Today let us discus more on how SQL Server stores metadata (Data about Data) inside SQL Server:
The metadata is stored in special System Tables. Starting with SQL 2005, System Tables are hidden and they cannot be directly queried. Even with full DBA rights, System Tables are restricted. Although not directly accessible, there are built in views and procedures for extracting metadata.
a. System Views
System Views are predefined Microsoft created views for extracting SQL Server metadata.
Let us discuss these views in a order
1. Information Schema
These System Views belongs to the Information Schema which is an ANSI specification for obtaining metadata. There about twenty different views for displaying most physical aspects of a database, such as table, column, and view information.
To View these System views use the below TSQL Statement:
select name,SCHEMA_NAME(schema_id) as SchemaName
where SCHEMA_NAME(schema_id) like '%inform%'
2. Catalog Views
These Views are new in SQL 2005 are called Catalog Views. Catalog views provide access to metadata that is stored in every database on the server. Microsoft recommends them as the most general interface to the catalog metadata. They are efficient and all user available catalog metadata is exposed. All of the Catalog Views are self-describing.
There are different Catalog Views as given below:
• Partition Function Catalog Views
• Server-wide Configuration Catalog Views
• Data Spaces and Fulltext Catalog Views
• Databases and Files Catalog Views
• CLR Assembly Catalog Views
• Schemas Catalog View
• Scalar Types Catalog Views
• Security Catalog Views
• Objects Catalog Views
• Database Mirroring Catalog Views
• Messages (For Errors) Catalog Views
• XML Schemas (XML Type System) Catalog Views
• Service Broker Catalog Views
• Linked Servers Catalog Views
• HTTP Endpoints Catalog Views
• Extended Properties Catalog Views
There are four views in a Sys_All group which contain information about the System Views as well as user created objects as given below:
sys.all_columns, sys.all_objects, sys.all_parameters, and sys.all_views.
4. Dynamic Management Views
These views are in Sys Schema and they are used to gather statistics stored in memory.
They are not persistent on disk such as thread information, memory usage, and connection details. These offer administrators a fast and reliable method for obtaining performance numbers.
To find different DMV’s by using below query:
select name,SCHEMA_NAME(schema_id) as SchemaName
where name like ‘%dm%’
b. System Stored Procedures
In addition to the System Views as described above, there are many System Stored Procedures. These are also useful for administrative purposes.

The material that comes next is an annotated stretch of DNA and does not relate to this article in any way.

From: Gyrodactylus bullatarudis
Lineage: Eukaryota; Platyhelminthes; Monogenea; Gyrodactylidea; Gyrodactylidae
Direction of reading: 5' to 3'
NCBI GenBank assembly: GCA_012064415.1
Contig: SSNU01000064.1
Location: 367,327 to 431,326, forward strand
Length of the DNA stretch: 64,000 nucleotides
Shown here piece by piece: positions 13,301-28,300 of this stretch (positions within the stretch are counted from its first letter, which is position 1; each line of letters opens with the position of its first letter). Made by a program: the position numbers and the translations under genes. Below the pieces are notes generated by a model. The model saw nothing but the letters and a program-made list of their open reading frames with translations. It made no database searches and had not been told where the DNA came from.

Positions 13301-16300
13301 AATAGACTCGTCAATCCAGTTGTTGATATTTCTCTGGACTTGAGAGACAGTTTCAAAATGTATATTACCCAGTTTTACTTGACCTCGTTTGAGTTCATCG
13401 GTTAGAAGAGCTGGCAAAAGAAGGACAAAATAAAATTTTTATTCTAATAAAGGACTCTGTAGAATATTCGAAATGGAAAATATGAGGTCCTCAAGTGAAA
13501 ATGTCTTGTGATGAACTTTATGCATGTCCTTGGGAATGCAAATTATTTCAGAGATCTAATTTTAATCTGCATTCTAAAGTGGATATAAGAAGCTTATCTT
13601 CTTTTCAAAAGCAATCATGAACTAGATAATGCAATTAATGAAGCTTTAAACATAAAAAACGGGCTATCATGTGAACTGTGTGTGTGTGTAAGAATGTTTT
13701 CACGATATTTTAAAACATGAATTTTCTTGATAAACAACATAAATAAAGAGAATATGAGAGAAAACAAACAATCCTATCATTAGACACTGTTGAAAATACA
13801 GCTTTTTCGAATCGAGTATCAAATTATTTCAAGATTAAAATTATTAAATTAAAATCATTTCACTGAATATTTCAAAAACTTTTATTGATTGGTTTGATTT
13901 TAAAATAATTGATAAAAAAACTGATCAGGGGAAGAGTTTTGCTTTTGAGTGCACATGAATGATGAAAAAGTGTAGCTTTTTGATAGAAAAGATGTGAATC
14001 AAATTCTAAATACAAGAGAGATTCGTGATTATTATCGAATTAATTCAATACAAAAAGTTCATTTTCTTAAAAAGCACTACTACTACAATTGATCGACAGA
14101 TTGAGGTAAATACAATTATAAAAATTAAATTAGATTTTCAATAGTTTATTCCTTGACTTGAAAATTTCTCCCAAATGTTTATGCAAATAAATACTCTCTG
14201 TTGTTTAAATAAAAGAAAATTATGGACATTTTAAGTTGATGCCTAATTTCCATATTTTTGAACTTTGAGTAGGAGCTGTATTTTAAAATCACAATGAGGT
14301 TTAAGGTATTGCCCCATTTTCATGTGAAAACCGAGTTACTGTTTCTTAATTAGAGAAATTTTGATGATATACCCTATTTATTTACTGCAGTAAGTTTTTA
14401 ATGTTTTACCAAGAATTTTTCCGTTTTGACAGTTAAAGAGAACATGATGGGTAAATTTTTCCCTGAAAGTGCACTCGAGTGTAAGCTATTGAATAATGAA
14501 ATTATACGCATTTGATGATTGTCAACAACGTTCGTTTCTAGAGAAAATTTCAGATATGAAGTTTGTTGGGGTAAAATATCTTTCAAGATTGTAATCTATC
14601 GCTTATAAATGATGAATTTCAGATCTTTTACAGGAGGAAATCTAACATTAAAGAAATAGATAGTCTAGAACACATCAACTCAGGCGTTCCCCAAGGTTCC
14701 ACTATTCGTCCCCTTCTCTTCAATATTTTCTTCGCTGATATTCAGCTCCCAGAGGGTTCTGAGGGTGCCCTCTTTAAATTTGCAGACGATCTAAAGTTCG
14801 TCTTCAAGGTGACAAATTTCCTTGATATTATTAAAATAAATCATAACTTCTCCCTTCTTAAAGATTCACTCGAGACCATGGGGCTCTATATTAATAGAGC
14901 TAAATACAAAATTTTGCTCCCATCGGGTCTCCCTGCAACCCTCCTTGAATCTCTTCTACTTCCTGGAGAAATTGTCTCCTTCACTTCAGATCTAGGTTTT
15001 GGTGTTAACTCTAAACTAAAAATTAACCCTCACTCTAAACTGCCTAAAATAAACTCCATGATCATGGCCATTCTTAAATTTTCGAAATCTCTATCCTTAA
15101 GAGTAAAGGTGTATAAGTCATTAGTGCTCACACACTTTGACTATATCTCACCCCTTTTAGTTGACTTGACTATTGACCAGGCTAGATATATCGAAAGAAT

As the name indicates, these procedures which belong to Sys Schema and these SP’s are present on each Database. These SP’s which will return results similar to System Views.
Now the next question arises? Difference between INFORMATION_SCHEMA and sys views.
There is some overlap but the INFORMATION SCHEMA views are an ANSI standard so it is not just SQL Server that provides them. The sys.xxx views are more specific to SQL Server and are probably the preferred choice when querying SQL Servers metadata etc.
Now comes the other question as what is Resource Database?
The Resource database is a read-only database that contains all the system objects that are included with SQL Server(object id is 32767). SQL Server system objects, such as sys.objects(system Views), are physically persisted in the Resource database, but they logically appear in the sys schema of every database. The Resource database does not contain user data or user metadata. The physical file names of the Resource database are mssqlsystemresource.mdf and mssqlsystemresource.ldf. These files are located in
If you like to see it yourself, use a dedicated Admin Connection to new query window by using Admin:[Full instance name] after enabling remote admin connections
Use TSQL below to see the database in Admin Connection made above:
SELECT id, name FROM master.sys.sysdbreg
Now going into more depth, what are System Base-Tables and System Base-table Metadata?
System base tables are the underlying tables that actually store the metadata for a specific database. The master database is special in this respect because it contains some additional tables that are not found in any of the other databases. These tables contain persisted metadata that has server-wide scope. The Resource database contains the same base table schema as any other non-master database. However, because the Resource database is not visible, users cannot use or connect to it.
Example of system Base Table
sys.sysschobjs Exists in every database. Each row represents an object in the database.
Please note: Access to system base tables by using DAC is designed only for Microsoft personnel, and it is not a supported customer scenario.